Question:My knees started to act up with arthritis last year. I had a few of those slippery injections in both knees. Now they are doing much better. Lately my left elbow is starting to bother me. Can I have the same injections for this joint?
Answer:There are two types of injections possible for the knee joint. Steroid injections place an antiinflammatory drug right inside the joint. One to three injections are used after patients have tried and failed more conservative measures.
Usually, they have had a trial of three to six months' of oral antiinflammatories, activity modifications, and/or physical therapy. The therapist helps each patient find ways to use the affected joints more gently and with less force. Range of motion, nerve and joint mobilization, and strengthening exercises can result in less pain, more motion, and more function.
A second type of injection into the joint is called viscosupplementation. A special substance (hyaluronan; also known as hyaluronic acid or hyaluronate) is injected into the joint.
This slippery or gooey substance is a lubricant that cushions the intra-articular surface of the joint. The overall effect is to reduce pain and improve motion and function.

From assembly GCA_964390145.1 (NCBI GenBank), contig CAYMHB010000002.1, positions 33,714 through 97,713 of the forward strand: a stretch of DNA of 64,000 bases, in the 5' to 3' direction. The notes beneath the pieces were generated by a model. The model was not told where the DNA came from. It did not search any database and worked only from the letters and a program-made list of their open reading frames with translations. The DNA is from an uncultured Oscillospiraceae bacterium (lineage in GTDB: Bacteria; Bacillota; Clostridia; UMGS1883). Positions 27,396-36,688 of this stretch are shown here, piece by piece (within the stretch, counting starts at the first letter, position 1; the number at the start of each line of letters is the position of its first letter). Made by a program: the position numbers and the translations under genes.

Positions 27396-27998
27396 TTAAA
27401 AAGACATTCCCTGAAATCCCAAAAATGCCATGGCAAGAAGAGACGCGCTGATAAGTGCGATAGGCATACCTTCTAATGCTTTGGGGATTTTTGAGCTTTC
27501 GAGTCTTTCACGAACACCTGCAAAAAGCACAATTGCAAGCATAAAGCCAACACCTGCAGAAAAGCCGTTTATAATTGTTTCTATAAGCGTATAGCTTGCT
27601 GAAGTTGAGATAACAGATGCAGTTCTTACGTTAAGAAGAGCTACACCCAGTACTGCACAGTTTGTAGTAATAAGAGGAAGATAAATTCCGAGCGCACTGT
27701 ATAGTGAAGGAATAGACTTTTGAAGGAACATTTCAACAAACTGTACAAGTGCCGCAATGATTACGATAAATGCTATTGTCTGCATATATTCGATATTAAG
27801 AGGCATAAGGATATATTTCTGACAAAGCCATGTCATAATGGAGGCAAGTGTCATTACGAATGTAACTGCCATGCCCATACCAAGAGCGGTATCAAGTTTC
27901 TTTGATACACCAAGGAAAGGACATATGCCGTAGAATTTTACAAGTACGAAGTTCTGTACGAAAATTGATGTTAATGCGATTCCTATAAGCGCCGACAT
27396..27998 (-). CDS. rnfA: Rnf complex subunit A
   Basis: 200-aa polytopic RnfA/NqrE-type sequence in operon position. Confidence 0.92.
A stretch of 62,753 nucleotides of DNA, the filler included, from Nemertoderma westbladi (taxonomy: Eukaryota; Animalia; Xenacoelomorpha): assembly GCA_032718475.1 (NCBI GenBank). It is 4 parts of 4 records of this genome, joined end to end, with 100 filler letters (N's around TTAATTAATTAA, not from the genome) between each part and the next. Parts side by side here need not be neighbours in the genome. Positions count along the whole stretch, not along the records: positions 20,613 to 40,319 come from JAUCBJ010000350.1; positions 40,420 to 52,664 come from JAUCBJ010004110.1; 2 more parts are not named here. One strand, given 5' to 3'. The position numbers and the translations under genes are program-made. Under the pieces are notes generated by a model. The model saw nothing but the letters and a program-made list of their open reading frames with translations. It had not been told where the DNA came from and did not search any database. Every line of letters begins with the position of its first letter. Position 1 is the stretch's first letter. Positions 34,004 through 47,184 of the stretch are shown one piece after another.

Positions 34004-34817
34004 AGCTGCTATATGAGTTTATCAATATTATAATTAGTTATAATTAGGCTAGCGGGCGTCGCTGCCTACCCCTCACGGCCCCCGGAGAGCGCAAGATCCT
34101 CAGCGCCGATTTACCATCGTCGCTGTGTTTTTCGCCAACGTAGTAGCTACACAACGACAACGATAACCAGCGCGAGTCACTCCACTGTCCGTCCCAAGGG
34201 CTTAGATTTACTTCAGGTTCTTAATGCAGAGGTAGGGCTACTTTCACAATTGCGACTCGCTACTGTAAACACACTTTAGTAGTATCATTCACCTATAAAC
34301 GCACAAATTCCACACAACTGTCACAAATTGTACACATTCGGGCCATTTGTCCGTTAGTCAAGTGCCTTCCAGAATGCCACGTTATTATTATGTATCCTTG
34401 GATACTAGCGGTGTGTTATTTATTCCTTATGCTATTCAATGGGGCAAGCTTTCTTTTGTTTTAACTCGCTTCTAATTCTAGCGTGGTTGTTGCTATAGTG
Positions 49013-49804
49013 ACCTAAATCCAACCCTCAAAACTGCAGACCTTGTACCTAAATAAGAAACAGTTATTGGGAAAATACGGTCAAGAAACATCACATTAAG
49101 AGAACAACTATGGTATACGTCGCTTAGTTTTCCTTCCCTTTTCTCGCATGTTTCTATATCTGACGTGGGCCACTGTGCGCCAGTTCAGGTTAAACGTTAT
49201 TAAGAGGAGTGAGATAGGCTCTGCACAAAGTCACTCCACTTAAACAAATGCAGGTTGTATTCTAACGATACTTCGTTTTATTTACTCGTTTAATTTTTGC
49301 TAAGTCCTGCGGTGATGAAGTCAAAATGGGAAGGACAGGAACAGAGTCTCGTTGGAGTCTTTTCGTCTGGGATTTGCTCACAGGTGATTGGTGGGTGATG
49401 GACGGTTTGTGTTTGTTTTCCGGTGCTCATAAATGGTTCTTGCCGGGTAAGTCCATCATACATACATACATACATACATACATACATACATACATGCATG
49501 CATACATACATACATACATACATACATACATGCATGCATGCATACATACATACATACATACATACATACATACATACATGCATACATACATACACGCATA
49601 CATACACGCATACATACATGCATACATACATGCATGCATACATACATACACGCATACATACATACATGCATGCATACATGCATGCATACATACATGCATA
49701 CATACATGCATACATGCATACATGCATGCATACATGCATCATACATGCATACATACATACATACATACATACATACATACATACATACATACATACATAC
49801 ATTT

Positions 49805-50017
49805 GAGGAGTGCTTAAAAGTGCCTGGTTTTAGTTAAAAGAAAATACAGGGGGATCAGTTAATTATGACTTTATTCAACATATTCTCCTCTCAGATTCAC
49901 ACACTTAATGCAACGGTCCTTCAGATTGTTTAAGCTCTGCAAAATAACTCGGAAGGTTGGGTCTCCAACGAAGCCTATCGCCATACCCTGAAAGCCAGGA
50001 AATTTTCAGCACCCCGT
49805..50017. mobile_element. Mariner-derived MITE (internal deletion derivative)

Both types of injections (steroid and viscosupplementation) are used for the treatment of painful joints from osteoarthritis (OA). Treatment of the hip, knee, and ankle are most common.
Not enough studies of intra-articular injections of hyaluronan for the elbow have been reported to know for sure if this is a safe and effective treatment.
Talk to your doctor about what treatment might be best for you. A proper diagnosis must be made first before assuming what you have is OA. Most often, conservative care is advised first before any kind of injection or invasive treatment.Emilie V. Cheung, MD, et al. Primary Osteoarthritis of the Elbow: Current Treatment Options. In Journal of the American Academy of Orthopaedic Surgeons. February 2008. Vol. 16. No. 2. Pp. 77-87.
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